The moment is right to consider what the vendor risk management trends are in 2023 and what they will hold for third-party vendor and supplier risk management as a turbulent and unpredictable 2022 come to a close, and preparations for that year are well underway.
We have put together a few vendor risk management trends predictions for what we believe will occur in the upcoming year using the knowledge we gained from the third-party breaches of 2022, ongoing supplier disruptions from Covid and the crisis in Ukraine, and new legislation adopted to regulate third-party interactions. To help you plan your 2023 TPRM strategy, use these.
Businesses will evaluate and keep an eye on their third-party suppliers and vendors in both IT and non-IT risk domains.
Numerous dangers, both logical and physical, have the potential to interrupt a third-party vendor or provider. Therefore, it would be prudent for businesses to broaden the scope of their evaluations in order to include more risk categories in their study.
Only 40% of businesses combine non-IT (such as physical), and IT (such as logical) risks when evaluating vendors and suppliers, according to an annual third-party risk management report. However, this number will increase in 2023 as more teams participate in third-party supplier and vendor risk management trends and as more disruptions caused by non-IT-related supplier failures occur.
After all, a third party’s risk extends beyond their (lack of) IT controls; teams must take into account if a supplier poses a reputational risk, whether they can make their payments on time, whether their corporate values are in line with theirs, and whether they are meeting expectations.
Because the needs of the procurement, IT security, and compliance teams differ when assessing potential or current third parties, providers must do a better job of centralizing diverse data sources to give these teams a coherent and comprehensive picture of a wide range of threats.
Top Vendor Risk Management Trends in 2023:
1. Vendor Breaches will Continue to Rise
According to Forrester, outside parties would be at fault for 60% of security problems in 2022. Gartner has also predicted that 60% of all enterprises will use TPRM assessments as a crucial consideration in everything from vendor contracts to partnership agreements. In addition, the number of supply chain attacks rose by 300% last year, and there is no sign that this vendor risk management trend will reverse in 2023 as the number of vendor breaches rises.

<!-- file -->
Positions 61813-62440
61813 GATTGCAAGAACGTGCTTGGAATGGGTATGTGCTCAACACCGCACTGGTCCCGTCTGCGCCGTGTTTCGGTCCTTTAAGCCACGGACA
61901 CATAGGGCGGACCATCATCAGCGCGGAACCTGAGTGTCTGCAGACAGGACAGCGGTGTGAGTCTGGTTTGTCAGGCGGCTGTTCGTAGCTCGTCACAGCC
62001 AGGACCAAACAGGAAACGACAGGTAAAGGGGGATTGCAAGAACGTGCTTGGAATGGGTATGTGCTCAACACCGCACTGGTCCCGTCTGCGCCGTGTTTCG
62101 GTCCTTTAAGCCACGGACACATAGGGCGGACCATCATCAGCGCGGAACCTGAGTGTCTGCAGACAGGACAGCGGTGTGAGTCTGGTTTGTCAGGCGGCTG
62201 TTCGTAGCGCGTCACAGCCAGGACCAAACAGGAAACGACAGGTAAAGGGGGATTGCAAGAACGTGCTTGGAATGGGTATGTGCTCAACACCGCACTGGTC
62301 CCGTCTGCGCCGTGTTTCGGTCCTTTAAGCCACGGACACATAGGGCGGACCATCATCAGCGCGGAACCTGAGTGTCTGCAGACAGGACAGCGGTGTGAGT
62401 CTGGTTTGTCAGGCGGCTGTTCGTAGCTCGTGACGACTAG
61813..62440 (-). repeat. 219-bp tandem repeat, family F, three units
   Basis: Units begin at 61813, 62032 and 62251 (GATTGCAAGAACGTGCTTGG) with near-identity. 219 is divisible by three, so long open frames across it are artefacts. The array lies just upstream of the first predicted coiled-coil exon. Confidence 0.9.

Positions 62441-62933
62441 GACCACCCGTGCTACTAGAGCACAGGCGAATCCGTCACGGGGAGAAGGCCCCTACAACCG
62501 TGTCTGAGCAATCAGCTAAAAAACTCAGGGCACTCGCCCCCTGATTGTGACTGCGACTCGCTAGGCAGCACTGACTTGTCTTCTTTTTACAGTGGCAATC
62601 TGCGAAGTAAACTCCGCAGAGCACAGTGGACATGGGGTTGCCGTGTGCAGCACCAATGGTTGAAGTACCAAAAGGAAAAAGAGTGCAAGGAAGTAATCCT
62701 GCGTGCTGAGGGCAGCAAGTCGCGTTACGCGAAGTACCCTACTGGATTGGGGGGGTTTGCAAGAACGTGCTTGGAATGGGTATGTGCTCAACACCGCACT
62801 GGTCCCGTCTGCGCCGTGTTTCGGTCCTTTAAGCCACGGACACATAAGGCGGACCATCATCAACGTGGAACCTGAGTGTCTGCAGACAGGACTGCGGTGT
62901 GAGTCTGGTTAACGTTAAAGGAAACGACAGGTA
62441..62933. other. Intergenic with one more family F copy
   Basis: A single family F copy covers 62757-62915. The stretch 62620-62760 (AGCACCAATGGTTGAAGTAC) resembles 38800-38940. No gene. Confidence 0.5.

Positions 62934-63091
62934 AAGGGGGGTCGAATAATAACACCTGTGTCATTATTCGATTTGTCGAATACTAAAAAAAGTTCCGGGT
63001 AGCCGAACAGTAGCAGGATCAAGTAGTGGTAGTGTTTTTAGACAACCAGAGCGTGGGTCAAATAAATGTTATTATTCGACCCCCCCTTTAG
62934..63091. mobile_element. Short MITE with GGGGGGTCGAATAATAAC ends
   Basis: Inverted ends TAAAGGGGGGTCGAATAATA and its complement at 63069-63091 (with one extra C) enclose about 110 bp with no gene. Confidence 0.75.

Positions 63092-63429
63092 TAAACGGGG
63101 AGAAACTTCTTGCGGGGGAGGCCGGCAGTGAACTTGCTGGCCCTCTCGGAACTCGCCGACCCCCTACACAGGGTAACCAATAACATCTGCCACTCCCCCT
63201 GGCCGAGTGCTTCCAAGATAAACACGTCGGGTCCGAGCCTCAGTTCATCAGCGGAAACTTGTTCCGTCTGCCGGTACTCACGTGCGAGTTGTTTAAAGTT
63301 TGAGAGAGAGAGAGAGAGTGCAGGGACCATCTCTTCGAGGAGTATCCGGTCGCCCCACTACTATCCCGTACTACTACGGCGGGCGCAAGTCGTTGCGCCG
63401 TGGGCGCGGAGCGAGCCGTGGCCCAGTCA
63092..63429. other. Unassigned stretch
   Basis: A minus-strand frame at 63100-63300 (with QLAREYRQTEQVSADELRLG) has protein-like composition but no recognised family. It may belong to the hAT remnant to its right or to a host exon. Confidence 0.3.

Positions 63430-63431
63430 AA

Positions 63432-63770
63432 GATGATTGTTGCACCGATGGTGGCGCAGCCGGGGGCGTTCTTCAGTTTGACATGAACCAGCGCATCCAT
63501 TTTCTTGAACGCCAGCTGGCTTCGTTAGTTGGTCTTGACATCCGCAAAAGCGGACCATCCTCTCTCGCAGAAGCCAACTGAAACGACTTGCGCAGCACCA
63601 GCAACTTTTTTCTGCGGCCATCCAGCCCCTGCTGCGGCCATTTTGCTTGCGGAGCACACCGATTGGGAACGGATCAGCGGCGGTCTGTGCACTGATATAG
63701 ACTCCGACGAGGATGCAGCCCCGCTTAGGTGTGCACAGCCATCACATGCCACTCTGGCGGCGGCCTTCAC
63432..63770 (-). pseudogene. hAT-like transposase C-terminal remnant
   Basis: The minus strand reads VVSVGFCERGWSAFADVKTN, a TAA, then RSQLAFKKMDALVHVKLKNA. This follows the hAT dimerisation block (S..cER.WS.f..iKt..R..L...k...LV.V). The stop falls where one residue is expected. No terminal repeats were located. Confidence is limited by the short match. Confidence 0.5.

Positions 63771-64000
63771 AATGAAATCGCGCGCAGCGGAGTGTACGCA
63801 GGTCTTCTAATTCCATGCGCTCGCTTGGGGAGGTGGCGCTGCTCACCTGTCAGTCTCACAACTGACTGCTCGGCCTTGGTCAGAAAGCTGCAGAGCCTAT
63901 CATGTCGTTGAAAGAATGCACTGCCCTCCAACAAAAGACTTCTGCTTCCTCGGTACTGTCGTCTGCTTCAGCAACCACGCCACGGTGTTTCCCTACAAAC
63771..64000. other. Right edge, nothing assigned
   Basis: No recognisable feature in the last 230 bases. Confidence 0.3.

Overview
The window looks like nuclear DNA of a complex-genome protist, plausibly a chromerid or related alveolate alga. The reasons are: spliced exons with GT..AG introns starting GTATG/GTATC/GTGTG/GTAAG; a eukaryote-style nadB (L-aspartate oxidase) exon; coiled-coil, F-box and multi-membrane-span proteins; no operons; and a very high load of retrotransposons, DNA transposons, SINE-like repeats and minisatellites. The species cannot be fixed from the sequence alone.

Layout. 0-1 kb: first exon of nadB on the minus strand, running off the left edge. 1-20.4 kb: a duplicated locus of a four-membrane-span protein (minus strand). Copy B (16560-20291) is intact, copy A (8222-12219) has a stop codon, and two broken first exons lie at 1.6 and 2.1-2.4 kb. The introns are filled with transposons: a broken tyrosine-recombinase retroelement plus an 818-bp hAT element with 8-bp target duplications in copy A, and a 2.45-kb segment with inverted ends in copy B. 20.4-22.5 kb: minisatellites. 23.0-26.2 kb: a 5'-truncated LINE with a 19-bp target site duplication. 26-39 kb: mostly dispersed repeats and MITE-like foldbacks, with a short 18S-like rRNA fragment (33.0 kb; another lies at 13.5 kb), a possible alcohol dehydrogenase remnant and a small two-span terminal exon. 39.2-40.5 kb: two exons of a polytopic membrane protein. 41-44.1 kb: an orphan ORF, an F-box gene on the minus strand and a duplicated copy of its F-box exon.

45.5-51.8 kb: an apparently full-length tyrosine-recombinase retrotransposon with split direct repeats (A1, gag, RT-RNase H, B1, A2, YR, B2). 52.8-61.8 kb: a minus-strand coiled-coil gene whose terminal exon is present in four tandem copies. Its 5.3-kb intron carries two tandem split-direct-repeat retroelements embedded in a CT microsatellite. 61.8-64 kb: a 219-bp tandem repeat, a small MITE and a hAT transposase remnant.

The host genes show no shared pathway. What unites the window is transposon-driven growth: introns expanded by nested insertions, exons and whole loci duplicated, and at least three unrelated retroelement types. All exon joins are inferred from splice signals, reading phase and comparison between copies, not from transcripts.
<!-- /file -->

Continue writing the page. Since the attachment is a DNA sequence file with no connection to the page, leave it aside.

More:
Not merely the number of attacks targeted at certain vendors has increased. Additionally, we have noticed a worrying rise in their complexity. As an illustration, Microsoft estimated last year that the SolarWinds attack was so sophisticated that it probably required over a thousand engineers to execute.
It was later discovered that the hackers most likely didn’t need to use such sophisticated strategies. The reality is, though, that assaults with this level of intricacy are more frequent than ever. In other words, SolarWinds was just the start.
There will be more large-scale vendor attacks and instances in which highly skilled threat actors target supply chains rather than actual companies. In the future, businesses will need to investigate all potential partners extensively. We shall witness the creation of an environment where cybersecurity becomes non-negotiable in all commercial deals as we see more and more instances in real life where breaches have an impact on values and business relationships. This is one of the major vendor risk management trends that you can expect in 2023!
2. Vendor Risk and Internal Risk will Become One
The bottom line is that vendor risk, and internal risk can no longer be handled as separate procedures. In 2019, it was already becoming difficult to distinguish between an organization’s internal ecosystem and its external ecology. They have completely disappeared since then.
Your internal systems, your vendors, and your supply chain are all functionally equivalent in today’s world. Therefore, the internal risk and compliance program you have in place needs to include vendor risk management trends as a key component. You should also strongly consider adopting a comprehensive strategy for managing third-party risk, integrating your TPRM tools with the platform you use to control internal risk.